The final studies required for FDA approval of a first-in-human clinical trial were completed in December 2022, and “we should be on track to apply early this year,” Shalev said. “If everything goes well, TIX100 could be in patients by late summer. That is exciting.”

Shalev says her experience is setting a precedent for other researchers in the Comprehensive Diabetes Center hoping to accelerate their discoveries to the clinic. “Each entity is very different,” Shalev said. “Is it a small molecule? A biologic? At what stage will it need external support? That affects whether you need lab space outside the university, for example. There are many different variables, but what we are trying to do in the Comprehensive Diabetes Center is create a pipeline, so that when the next person may need to start this process, they don’t have to reinvent the wheel.”

“Major headaches, but it can be a lot of fun”

A new founder offers advice for other researchers considering launching a startup:

Go in with eyes wide open. Launching your own company “is a lengthy process,” Shalev said. “I don’t recommend that anyone jump in without thinking long and hard beforehand. It is a challenge and a steep learning curve. If you do it, you have to do it right. When I was considering it, I had a lot of people tell me to run …. But luckily, I also got a lot of encouragement and support.”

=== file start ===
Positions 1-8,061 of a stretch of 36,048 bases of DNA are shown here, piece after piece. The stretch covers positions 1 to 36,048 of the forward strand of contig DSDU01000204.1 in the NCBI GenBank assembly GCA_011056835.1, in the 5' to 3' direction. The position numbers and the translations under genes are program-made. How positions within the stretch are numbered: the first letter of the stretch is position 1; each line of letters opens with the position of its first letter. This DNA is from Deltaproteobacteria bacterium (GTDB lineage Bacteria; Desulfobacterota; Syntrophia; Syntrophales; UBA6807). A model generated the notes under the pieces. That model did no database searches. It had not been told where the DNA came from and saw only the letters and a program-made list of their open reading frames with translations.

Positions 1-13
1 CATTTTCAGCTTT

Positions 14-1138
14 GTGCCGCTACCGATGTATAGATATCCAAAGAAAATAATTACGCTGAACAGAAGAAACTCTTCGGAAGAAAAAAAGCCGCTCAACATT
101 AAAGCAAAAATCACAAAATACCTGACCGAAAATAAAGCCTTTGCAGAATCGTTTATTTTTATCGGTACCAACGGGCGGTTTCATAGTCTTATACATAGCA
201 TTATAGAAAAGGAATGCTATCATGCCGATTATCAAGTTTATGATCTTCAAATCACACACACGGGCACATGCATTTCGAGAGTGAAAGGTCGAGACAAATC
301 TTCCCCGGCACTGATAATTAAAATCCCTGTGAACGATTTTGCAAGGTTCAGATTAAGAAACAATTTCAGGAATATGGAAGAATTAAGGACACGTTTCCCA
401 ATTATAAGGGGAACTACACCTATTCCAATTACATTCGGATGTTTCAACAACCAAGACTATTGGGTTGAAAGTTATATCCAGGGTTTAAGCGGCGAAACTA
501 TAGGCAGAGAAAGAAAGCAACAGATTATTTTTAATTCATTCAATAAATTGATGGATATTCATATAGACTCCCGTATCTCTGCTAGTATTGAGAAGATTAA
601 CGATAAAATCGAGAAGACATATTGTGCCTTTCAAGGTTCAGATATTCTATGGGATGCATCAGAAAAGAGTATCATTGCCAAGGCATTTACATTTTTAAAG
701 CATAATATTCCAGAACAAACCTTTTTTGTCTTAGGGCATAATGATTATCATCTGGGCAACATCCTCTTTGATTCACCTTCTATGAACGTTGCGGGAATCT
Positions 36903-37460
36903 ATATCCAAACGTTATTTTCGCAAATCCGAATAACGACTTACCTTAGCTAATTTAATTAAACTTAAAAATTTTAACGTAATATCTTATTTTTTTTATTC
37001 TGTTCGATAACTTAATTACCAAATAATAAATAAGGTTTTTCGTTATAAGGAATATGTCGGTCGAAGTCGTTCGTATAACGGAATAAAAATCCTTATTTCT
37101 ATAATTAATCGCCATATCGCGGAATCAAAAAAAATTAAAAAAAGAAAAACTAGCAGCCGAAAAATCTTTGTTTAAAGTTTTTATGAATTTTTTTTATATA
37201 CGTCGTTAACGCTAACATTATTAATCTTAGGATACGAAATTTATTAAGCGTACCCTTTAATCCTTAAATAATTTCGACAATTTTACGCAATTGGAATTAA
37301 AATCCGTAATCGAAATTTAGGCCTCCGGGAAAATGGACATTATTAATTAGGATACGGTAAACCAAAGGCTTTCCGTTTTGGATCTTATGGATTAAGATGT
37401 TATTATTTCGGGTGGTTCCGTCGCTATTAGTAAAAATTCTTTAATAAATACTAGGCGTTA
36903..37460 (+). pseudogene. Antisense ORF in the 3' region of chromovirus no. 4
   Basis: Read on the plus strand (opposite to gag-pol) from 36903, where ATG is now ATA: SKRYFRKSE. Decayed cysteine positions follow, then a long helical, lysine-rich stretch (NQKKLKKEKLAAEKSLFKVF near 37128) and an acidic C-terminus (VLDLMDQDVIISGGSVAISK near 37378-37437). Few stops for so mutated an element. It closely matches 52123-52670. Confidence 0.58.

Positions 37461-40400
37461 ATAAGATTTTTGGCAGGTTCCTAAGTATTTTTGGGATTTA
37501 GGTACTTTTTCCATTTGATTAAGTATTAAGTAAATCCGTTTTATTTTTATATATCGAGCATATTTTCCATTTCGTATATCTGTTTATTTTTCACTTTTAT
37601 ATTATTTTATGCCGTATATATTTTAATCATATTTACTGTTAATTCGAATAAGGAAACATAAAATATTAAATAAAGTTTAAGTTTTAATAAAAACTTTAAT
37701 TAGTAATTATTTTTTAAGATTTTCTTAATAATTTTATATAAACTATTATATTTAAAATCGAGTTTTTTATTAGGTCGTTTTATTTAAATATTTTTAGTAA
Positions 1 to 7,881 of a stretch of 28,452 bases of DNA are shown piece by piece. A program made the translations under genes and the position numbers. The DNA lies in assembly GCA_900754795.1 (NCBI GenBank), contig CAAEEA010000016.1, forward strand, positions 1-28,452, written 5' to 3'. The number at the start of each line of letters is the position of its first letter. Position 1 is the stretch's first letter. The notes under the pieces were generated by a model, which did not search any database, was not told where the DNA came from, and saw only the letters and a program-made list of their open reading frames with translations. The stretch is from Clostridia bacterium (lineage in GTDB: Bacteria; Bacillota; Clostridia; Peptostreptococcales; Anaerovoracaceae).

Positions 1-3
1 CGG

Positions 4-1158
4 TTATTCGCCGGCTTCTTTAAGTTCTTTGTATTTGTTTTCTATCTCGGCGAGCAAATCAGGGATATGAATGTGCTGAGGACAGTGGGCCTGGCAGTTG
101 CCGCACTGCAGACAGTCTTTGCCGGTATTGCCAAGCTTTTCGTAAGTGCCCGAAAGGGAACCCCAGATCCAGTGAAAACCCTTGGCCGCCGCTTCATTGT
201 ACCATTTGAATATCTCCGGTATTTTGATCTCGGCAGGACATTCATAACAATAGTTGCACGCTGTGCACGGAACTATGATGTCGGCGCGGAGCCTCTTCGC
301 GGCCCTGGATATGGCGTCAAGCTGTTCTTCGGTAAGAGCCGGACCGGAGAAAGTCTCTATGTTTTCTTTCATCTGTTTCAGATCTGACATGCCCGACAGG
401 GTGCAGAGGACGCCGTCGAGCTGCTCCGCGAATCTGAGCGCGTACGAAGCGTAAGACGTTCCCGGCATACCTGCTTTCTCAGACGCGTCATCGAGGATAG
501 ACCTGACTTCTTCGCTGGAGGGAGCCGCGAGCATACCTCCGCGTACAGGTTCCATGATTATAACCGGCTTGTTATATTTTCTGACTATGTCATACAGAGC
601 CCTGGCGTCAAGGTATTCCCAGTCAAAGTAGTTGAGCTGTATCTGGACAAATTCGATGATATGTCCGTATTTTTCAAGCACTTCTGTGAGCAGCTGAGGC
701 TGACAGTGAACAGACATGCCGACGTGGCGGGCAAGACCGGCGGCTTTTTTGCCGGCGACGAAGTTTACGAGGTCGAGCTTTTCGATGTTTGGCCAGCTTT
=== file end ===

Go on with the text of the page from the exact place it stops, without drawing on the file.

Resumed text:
Build strong teams. “By entering this new arena, the amount of expertise required, especially if you are at a later stage as we are with TIXiMED, is hard to overestimate,” Shalev said. “You have to have partners who are true professionals in multiple distinct areas; having good, knowledgeable people to work with is key. This is why TIXiMED has contracted several top research and manufacturing organizations to cover all the expertise needed. Now we have these team meetings with each of them, and there are between five and 10 highly qualified people on the call: chemists, toxicologists, regulatory specialists — everyone who needs to be involved to move this forward.”

There are rewards, too. “It’s not all a piece of cake, but it can be a lot of fun,” Shalev said. “It has been a year and a half of very heavy work to get this far. It has caused me some major headaches, but I have enjoyed it. As a physician-scientist, to see it coming all the way to getting ready to go into patients is very rewarding.”